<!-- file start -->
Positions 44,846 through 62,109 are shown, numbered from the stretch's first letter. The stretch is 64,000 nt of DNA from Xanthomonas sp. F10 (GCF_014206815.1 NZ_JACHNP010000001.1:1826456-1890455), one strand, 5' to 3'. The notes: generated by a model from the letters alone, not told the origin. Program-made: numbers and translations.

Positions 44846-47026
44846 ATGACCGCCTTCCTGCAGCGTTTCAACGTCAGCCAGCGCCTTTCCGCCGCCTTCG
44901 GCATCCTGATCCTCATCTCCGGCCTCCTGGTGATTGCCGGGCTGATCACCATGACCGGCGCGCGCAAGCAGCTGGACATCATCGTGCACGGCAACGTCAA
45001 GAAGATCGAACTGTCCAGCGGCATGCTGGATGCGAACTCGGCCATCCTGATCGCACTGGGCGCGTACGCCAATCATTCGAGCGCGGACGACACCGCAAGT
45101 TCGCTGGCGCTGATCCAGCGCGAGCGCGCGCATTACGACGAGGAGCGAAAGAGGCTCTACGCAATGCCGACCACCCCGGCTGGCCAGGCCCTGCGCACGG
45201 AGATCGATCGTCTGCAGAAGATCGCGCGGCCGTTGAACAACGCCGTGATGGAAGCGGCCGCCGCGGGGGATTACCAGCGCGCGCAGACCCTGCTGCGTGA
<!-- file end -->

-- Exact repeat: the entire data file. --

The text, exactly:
Positions 44,846 through 62,109 are shown, numbered from the stretch's first letter. The stretch is 64,000 nt of DNA from Xanthomonas sp. F10 (GCF_014206815.1 NZ_JACHNP010000001.1:1826456-1890455), one strand, 5' to 3'. The notes: generated by a model from the letters alone, not told the origin. Program-made: numbers and translations.

Positions 44846-47026
44846 ATGACCGCCTTCCTGCAGCGTTTCAACGTCAGCCAGCGCCTTTCCGCCGCCTTCG
44901 GCATCCTGATCCTCATCTCCGGCCTCCTGGTGATTGCCGGGCTGATCACCATGACCGGCGCGCGCAAGCAGCTGGACATCATCGTGCACGGCAACGTCAA
45001 GAAGATCGAACTGTCCAGCGGCATGCTGGATGCGAACTCGGCCATCCTGATCGCACTGGGCGCGTACGCCAATCATTCGAGCGCGGACGACACCGCAAGT
45101 TCGCTGGCGCTGATCCAGCGCGAGCGCGCGCATTACGACGAGGAGCGAAAGAGGCTCTACGCAATGCCGACCACCCCGGCTGGCCAGGCCCTGCGCACGG
45201 AGATCGATCGTCTGCAGAAGATCGCGCGGCCGTTGAACAACGCCGTGATGGAAGCGGCCGCCGCGGGGGATTACCAGCGCGCGCAGACCCTGCTGCGTGA